The final stretch of the 2015 Formula 1 season is here and the two Red Bull teams are still without a confirmed engine supplier. Predicting how this debacle would end is difficult, but we can at least analyse the actions of the interested parties. Renault, Red Bull, Mercedes and Ferrari are all guilty of the current situation in one way or another.
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Not committed enough
Renault’s actions are at the core of this story. The French manufacturer entered the hybrid turbo era with a power unit down on power and with poor reliability. None of these issues was solved in 2015 and they prompted the Renault-Red Bull divorce.
Ferrari had similar problems in 2014 but committed enough resources to improve the power unit over the winter. Renault exhibited no similar dedication. The “halfway out” approach of the French company not only left Red Bull Racing and Toro Rosso with ailing engines in 2015 but also put Lotus in a state of limbo. Genii Capital shows no interest in funding the team further; Renault has not officially taken over at Enstone yet. Delayed payments are causing scandal after scandal. Straining one’s relationships with suppliers is hardly the best way to launch Renault’s return as a works team.
All parties in this Mexican standoff are scared.
There were two sides in the Renault-Red Bull marriage and Renault is not the only guilty party in its breakdown. The management of Red Bull Racing did not handle the situation in the best possible manner. Rather than sticking to a common action plan with Renault, Christian Horner and Helmut Marko opted to throw the French engine manufacturer under the bus at the start of the season.
The previous era in Formula 1 (2009-2013) was dominated by aerodynamics; the current is engine-dominated. To thrive once again, Red Bull Racing needs a solid relationship with a power unit supplier. They could have had this with Renault, but Horner and Marko lacked the foresight to stick to this partnership. Then again, maybe they tried to bring Audi over before the whole Volkswagen Group scandal about carbon emissions started. In any case, Horner and Marko’s media attack towards Renault means that no engine supplier currently in Formula 1 is eager to work with Infiniti Red Bull Racing.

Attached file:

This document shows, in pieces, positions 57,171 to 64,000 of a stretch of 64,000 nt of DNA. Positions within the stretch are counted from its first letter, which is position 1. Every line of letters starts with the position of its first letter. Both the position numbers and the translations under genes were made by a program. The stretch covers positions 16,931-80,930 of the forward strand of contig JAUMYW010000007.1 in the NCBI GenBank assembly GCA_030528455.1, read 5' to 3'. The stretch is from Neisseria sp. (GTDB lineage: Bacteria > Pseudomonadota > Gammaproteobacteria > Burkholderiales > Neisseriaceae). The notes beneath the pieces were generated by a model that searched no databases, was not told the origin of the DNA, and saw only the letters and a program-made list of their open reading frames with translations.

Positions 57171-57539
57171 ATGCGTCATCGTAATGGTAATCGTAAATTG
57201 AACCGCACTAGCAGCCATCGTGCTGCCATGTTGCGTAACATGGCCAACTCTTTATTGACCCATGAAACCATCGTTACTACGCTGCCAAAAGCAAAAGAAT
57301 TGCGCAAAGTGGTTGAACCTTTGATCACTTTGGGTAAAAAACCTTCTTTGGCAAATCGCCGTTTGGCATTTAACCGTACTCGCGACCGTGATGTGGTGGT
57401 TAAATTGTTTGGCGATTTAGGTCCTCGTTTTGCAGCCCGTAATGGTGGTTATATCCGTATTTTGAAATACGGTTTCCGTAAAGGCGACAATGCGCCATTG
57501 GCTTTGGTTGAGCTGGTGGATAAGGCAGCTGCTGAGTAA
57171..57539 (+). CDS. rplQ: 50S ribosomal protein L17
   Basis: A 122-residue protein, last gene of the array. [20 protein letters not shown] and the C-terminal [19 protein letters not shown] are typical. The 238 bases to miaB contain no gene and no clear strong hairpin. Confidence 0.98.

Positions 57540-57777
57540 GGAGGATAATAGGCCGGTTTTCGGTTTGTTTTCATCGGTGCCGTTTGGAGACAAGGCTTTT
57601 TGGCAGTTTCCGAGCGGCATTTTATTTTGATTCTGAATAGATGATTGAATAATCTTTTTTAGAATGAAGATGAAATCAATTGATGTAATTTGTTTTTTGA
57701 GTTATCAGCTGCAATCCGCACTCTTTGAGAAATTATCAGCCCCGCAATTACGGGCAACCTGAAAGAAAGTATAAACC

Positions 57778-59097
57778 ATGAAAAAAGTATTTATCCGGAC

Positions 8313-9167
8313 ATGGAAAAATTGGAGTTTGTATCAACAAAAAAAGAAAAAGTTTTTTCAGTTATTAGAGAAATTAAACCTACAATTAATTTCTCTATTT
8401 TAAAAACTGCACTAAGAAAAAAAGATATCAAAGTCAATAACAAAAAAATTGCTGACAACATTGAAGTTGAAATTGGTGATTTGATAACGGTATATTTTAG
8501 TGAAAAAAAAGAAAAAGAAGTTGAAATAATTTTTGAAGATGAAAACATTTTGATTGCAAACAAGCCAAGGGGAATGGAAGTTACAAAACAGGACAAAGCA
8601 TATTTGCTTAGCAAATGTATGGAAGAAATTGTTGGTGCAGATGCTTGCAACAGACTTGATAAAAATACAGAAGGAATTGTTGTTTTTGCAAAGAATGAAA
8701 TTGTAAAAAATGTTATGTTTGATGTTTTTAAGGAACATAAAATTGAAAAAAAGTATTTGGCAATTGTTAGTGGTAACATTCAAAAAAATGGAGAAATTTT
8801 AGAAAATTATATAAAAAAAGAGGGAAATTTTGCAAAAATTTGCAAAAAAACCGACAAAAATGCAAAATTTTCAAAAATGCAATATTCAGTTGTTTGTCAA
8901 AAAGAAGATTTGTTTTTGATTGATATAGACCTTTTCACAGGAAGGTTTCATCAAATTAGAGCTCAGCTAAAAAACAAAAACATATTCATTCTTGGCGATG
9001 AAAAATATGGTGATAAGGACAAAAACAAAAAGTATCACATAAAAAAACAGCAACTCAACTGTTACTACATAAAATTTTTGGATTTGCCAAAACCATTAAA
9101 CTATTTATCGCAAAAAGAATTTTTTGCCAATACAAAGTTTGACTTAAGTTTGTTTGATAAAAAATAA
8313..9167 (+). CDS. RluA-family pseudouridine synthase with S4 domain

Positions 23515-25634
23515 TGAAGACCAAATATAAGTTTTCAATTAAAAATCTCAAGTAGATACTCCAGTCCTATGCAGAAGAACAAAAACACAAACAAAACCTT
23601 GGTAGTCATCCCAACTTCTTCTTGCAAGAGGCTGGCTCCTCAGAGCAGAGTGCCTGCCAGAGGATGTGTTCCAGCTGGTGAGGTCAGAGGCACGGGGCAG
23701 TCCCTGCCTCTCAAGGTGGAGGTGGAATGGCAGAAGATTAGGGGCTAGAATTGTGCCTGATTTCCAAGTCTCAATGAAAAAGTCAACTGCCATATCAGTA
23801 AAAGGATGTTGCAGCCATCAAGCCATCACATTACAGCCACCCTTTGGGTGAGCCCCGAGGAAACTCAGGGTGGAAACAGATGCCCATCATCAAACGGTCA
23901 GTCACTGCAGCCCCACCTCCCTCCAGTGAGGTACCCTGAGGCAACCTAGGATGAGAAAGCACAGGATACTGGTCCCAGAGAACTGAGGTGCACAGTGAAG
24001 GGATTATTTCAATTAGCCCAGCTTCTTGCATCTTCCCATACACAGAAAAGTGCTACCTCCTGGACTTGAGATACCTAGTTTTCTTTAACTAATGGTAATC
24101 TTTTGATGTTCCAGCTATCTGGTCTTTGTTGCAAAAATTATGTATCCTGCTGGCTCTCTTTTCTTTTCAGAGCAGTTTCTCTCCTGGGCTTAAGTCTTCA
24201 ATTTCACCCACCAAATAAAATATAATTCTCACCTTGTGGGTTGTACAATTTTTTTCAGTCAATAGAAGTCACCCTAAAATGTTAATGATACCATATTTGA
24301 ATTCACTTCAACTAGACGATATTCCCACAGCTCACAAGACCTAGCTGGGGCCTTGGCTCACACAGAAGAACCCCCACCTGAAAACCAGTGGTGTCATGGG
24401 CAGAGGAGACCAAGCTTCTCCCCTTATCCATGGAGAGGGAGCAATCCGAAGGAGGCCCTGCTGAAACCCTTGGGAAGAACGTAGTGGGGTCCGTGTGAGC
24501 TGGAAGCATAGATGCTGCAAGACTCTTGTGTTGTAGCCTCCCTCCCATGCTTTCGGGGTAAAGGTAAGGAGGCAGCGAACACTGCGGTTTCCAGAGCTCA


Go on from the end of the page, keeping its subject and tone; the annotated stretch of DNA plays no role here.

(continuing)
Based on the mentioned treatment of Renault, Mercedes seem right to refuse to supply Red Bull. The Austrians are not asking for competitive power units. They want a hybrid system that will guarantee RBR the win. The reigning world champions cannot provide this without pulling their own works team out of the sport.
Mercedes being right to refuse, however, does not mean that they are faultless. There are reasons to believe the world champions did not negotiate with Horner and Marko in good faith. A recent interview with Niki Lauda implies that Red Bull made no serious efforts to get Mercedes on board. Lauda’s claims seem hard to believe. Why would Red Bull cancel their contract with Renault a year in advance, if they had no officially agreed-upon backup plan? Most likely, they were led to believe they had a deal with Mercedes and cancelled the contract with Renault to make sure they did not interfere in the strategic partnership between the two manufacturers.
Who is more or less guilty is immaterial. Red Bull are not getting Mercedes engines either way. And this is where Ferrari could have swopped in and saved the day. Back in June, Scuderia’s Chairman Sergio Marchionne was boasting that he had no problem supplying Red Bull with engines as the aerodynamics department at Maranello was more than a match for the one in Milton Keynes.
Since the summer break, however, the bulls have closed the gap from Scuderia, despite relying on Renault power units with no in-season upgrades. This recent run of form probably made Marchionne question his beliefs. Since early October, there have been several rumours that Ferrari was only willing to give 2015-spec power units to Red Bull. The Italians are even ready to go as far as changing the regulations to make this happen. It is all because of fear – the Scuderia has been beaten by Newey’s magic cars too many times in the last 10 years.
A marriage of convenience
All parties in this Mexican standoff are scared. Mercedes are afraid that they would lose the world title if they help Red Bull out. Ferrari is afraid that their aerodynamics would never be the best in the sport. Red Bull cannot afford to stay in Formula 1 without winning. Amidst all this fear, it seems that the best choice for Red Bull would be to stay with Renault for two more years. This will give Marko and Horner enough time to try to entice another engine manufacture back into the sport. Maybe Ford will enjoy the taste of Formula 1 success once again.